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Employers Must Continue to Be Thoughtful About Criminal Record Screening Policies

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Last month, the new chair of the EEOC, Charlotte A. Burrows, was the keynote speaker at a conference regarding new research on criminal recidivism.

The Equal Employment Opportunity Commission (EEOC) has been mostly quiet on the topic of criminal background checks and Title VII of the Civil Rights Act of 1964 (Title VII) since the U.S. Court of Appeals for the Fifth Circuit upheld an order enjoining the EEOC from enforcing its Enforcement Guidance against the State of Texas. Chair Burrows' comments reveal the EEOC remains keenly interested in this subject. But this is just one of the reasons why employers, particularly those operating in multiple jurisdictions with a high concentration of entry-level jobs, must continue to be thoughtful about criminal record screening policies. The other reasons include the risk of disparate impact class actions by the plaintiff's bar, regulatory actions by local fair employment agencies, and increased claims activity by individual plaintiffs, particularly in California and New York. And these concerns fall against the backdrop of widespread class actions under the federal Fair Credit Reporting Act (FCRA).

Comments by Chair Burrows

Initially, Chair Burrows framed the issue of criminal background checks by employers as one that ties to broader issues nationwide regarding racial justice and systemic discrimination. Chair Burrows made the point that criminal background checks impact the employment opportunities of those individuals with criminal records and those in, but soon to be released from, prison (i.e., who will be seeking employment in the near term). Chair Burrows' tone was fairly moderate overall. In fact, Chair Burrows said at least twice that the EEOC's Enforcement Guidance does not outright prohibit criminal background checks, although she did not once mention the Fifth Circuit's opinion.

Importantly, though, Chair Burrows also repeatedly emphasized that criminal background check policies must be "evidence-based." She did not offer any comments about the meaning of the term "evidence-based," but presumably was referring to the standard adopted by the Third Circuit in El v. Southeastern Pennsylvania Transportation Authority (SEPTA) in 2007. In El, the court held that for employers to prove criminal record screening policies are justified by "business necessity," they must prove the policies "accurately" distinguish between applicants that do and do not pose an unacceptable level of risk.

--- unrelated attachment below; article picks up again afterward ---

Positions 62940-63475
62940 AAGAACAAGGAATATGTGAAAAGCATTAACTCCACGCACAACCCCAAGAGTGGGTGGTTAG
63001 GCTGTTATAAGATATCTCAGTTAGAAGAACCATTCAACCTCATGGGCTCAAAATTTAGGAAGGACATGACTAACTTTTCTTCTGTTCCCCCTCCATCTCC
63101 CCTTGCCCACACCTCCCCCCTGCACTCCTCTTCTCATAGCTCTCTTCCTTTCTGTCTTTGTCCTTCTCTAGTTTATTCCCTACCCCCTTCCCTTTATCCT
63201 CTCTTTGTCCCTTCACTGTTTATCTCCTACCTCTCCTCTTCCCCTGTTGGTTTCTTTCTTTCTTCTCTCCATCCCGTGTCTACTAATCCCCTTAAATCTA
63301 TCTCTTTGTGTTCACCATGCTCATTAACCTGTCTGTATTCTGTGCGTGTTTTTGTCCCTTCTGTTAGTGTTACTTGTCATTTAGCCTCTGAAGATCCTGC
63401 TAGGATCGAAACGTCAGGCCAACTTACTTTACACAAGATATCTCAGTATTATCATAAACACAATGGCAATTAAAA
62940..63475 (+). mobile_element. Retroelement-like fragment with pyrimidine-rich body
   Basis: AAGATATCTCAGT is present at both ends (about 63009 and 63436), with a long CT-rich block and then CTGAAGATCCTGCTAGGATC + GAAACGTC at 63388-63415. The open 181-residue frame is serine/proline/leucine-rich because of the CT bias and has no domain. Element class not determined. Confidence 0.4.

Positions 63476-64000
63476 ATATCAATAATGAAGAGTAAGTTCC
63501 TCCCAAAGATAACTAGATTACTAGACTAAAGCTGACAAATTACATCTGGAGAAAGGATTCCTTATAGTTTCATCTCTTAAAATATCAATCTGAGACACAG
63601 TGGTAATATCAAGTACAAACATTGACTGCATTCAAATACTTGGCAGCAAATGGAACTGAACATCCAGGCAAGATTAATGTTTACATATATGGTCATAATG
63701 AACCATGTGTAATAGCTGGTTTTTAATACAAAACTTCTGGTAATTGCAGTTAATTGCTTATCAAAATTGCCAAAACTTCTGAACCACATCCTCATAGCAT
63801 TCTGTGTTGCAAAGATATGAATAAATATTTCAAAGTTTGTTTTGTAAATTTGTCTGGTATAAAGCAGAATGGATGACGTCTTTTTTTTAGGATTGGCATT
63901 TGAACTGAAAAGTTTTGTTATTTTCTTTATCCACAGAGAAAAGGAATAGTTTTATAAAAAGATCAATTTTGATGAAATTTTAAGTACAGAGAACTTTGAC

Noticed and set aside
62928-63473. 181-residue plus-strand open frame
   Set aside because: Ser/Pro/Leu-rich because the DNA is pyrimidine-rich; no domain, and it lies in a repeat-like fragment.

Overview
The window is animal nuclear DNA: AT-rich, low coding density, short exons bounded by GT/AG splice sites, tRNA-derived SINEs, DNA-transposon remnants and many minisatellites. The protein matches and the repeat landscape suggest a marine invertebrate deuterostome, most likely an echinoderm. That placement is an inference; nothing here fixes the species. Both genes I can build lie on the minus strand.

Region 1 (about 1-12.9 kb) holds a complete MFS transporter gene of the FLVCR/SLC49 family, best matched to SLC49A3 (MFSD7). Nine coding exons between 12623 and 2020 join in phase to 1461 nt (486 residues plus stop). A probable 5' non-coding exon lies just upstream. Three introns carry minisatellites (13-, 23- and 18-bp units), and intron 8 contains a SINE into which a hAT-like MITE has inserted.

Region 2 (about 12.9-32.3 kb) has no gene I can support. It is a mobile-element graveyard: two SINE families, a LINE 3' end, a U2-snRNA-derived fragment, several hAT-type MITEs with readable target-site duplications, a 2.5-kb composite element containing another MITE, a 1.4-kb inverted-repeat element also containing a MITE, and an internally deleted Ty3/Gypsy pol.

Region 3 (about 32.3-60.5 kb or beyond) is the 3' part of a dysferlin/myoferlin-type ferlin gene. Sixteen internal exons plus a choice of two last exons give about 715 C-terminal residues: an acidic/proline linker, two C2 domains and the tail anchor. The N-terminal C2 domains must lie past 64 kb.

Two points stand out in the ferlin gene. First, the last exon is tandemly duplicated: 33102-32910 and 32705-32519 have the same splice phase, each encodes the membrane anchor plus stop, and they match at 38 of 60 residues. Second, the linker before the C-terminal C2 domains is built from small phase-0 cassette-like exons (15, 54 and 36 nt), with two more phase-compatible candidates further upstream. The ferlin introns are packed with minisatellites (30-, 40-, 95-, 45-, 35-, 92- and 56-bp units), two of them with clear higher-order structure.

Chair Burrows closed by emphasizing that criminal justice reform is going on at various levels of government, is directed at "structural barriers," and is integral to what she described as the nation's promise of "equal justice to all," including those who have paid their debts to society. The chair did not mention any ongoing investigations or impending lawsuits.

Heightened Claims Risk

Whereas the EEOC has not been pursuing criminal background check cases aggressively of late, the class action plaintiff's bar has taken up the mantle. Plaintiffs' attorneys have had some high-profile success negotiating both cash payouts and programmatic relief (i.e., mandatory structural changes to the employer's criminal record screening policy). Additionally, activity at the local level, particularly in California and New York (especially New York City), and both by local agencies and individual plaintiffs, has increased significantly. Meanwhile, so-called "ban the box" laws continue to proliferate or reinvent themselves across the United States, for example, in Illinois, Pennsylvania, Hawaii, and Massachusetts.

In addition to such litigation and new background check laws, employers must contend with persistent disagreement among federal courts about the scope of the FCRA (e.g., about the "injury-in-fact" required for standing under Art. III of the U.S. Constitution). The U.S. Supreme Court recently passed on an opportunity to rein in such technical, "no-harm" class actions.

Risk Mitigation

There are several practical steps employers can take to help mitigate risk. For example, employers should consider designating an in-house subject matter expert to help oversee efforts to fortify compliance with the various laws. Because sensitive judgment calls may be needed, having someone with an understanding of the business, on the one hand, and compliance, on the other, is indispensable.

Employers should consider arranging for a privileged review of their background check policies, forms and notices. If this review has been planned but is languishing on the "to-do" list, it is a good time to give it priority.

Posted In: Background Checks; Equal Employment Opportunity Commission (EEOC); Fair Credit Reporting Act; Illinois; Title VII of the Civil Rights Act of 1964 (Title VII); U.S. Supreme Court

Want to know more? Read the full article by at Littler Mendelson

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